Samuelson et al Economics, (vol 2 macroeconomics) third Australian edition, 1992.
This is important because it would have reached many students who did not continue on to further study and so the views expressed in it would tend to become the conventional wisdom in the community at large.
Todaro and Smith Economic Development, eighth edition, 2003.
This is more up to date and it should represent something like the state of the art, produced by people who have devoted their whole careers to the close study of these issues and to the critical appraisal of the various rival theories in the field.
Comments on Samuelson et al.
They list the four central factors in economic development:
1. Human resources, including supply and education.
2. Natural resources.
3. Capital formation (machines, factories, roads).
4. Technology (science, engineering, management, entrepreneurship).
There is no mention of the institutional framework, free trade, property rights and the structure of incentives to produce for the benefit of consumers rather than the tax collector or crony capitalists.
They suggest that the best brains should be sent overseas to pick up the latest advances, but of in fact the best brains tended to go away and come back as nationalists, socialists and worse (Pol Pot studied in Paris under JP “don’t talk about the gulags” Sartre).
Tragically, the new states mostly decolonised in the immediate post WWII period when the faith in socialism, nationalization of industries and central planning was at a peak and the economics profession was stepped in Keynesian macroeconomics as a handmaiden of planning and dirigisme (steering the economy).
Under the heading of ‘comprehensive theories’ to account for differences in economic growth they note theories about climate, the Protestant ethic, rigid oligarchies. In critical commentary they wrote “Where is the Protestant ethic in a sleek Japanese factory? How can we explain that a country like Japan, with a rigid social structure and powerful lobbies in many sectors, has become the world’s most productive economy?”.
I would have thought that the work ethic (a significant part of the Protestant ethic) was clearly apparent in Japanese factories. And they spoke too soon about the productivity of the Japanese economy. By the time the book was published the Japan was two years into the recession that lasted almost up to the present time.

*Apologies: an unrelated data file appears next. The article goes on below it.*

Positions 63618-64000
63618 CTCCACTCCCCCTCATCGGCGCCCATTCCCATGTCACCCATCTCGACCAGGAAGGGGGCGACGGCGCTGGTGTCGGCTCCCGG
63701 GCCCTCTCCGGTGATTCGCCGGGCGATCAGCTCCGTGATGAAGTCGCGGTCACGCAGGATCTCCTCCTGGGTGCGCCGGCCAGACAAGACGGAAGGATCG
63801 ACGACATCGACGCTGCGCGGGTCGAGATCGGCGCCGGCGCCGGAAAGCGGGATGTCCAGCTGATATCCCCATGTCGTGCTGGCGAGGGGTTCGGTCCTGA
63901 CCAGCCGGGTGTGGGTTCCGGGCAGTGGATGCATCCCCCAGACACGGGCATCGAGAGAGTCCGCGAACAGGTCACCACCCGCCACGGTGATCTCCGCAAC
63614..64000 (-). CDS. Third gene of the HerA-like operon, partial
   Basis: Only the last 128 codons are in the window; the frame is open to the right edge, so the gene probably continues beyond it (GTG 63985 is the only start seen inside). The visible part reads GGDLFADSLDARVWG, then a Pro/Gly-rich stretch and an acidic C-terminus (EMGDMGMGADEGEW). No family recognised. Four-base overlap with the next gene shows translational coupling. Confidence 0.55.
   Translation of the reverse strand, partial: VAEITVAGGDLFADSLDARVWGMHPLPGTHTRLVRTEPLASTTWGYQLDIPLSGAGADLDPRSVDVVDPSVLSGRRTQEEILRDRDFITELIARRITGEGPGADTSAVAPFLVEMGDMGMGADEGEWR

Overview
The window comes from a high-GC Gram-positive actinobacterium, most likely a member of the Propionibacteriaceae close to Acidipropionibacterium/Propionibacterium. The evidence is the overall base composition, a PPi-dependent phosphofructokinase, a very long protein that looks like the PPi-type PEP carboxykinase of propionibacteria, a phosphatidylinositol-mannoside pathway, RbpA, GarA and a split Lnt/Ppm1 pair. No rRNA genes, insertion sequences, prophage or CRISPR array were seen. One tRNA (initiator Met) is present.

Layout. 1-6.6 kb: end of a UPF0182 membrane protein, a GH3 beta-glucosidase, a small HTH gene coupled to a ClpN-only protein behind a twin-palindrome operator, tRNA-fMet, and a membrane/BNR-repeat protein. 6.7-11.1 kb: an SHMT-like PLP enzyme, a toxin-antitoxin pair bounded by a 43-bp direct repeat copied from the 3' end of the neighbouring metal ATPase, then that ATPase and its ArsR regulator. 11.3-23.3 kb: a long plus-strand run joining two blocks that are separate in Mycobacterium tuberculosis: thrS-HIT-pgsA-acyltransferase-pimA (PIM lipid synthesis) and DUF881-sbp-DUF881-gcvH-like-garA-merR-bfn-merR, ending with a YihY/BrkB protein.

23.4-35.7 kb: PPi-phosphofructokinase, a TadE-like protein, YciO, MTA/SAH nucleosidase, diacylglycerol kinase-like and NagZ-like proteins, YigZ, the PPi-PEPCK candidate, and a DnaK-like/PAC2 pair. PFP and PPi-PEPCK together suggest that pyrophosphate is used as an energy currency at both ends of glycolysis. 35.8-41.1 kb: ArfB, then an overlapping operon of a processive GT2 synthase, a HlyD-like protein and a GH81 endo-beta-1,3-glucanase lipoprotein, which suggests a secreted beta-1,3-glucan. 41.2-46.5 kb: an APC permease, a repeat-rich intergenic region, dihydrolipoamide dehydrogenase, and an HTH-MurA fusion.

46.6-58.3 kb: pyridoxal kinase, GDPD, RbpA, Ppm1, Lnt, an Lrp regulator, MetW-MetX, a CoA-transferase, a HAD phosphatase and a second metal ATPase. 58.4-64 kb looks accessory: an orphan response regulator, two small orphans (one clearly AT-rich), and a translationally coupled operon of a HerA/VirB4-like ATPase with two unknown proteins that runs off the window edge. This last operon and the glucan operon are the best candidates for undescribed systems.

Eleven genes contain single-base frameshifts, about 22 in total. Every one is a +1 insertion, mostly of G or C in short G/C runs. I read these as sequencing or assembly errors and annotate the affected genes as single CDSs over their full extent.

In a table depicting the vicious cycle of underdevelopment there are four boxes. Admittedly one of the boxes is Low Productivity and the others are Low Average Incomes, Low saving and investment, Low pace of capital accumulation. But there is no hint about the political, social and cultural institutions and incentives that make for productivity. Consequently the readers would be left completely in the dark about the mix of policies required for success and the reasons for the failure of aid efforts in the past. This is hardly surprising in view of Samuelson’s absurd misreading of the performance of the Soviet economy until the fall of the wall revealed what should have been clear enough to observers who were not blinded by their own theories.
Moving on to Todaro and Smith (2003)
This is the eighth edition of Economic Development, a comprehensive text that is supposed to represent the state of the art in studies of development and a critical review of the leading theories in the field.
The key chapter is Chapter 4: Classic Theories of Development: A Comparative Analysis
This covers four groups of theories:
1. Linear stages of growth models, whereby the developing nations are supposed to replicate the process of development that occurred in the west.
2. Patterns of structural change, using modern economic theory and statistical analysis to portray the process of structural change that is required for progress.
3. International dependence, including the Marxist exploitation theories. This is a radical critique that gained strength in the 1970′s reflecting the post-Vietnam ideological shift on campuses and frustration with the lack of progress since WW2.
4. The neoclassical, free-market counter-revolution.
The authors adopt the rather odd stance that the fourth group of theories assumed prominence in the 1980s as a result of the ascendancy of conservative governments in the west. In fact this line of thought existed from the 1940s in the works of Peter Bauer and others, and the cogency of its arguments has nothing to do with the political situation in the west.
The objections that the authors raise are mostly carping: the conditions in the third world are "not congenial for free markets". Doh! They confuse the descriptive and normative stance and pretend that the absence of competition, rule of law etc represent a case against the market liberal approach.
Instead of pointing out that the absence of the appropriate conditions raises a budget of issues that need to be addressed to obtain progress, they make out that the theories themselves are defective.
It seems that they are so determined to appear fair and even-handed in their treatment of all the theories that they cannot do justice to the market liberal approach. They raise the familiar canard about the supposed lapse from free market grace of some Asian tigers, without reference to the counter-arguments that the success of those nations was inversely related to the extent of state interference. Taiwan and South Korea succeeded despite state intervention (boo to the neoliberals) but finer analysis indicated that state intervention was not the active ingredient in the policy mix.
The end result is simply confusing for students who are required to take seriously the absurd ideological posturing of the radicals and the unhelpful formalism that pervades the presentation throughout the book.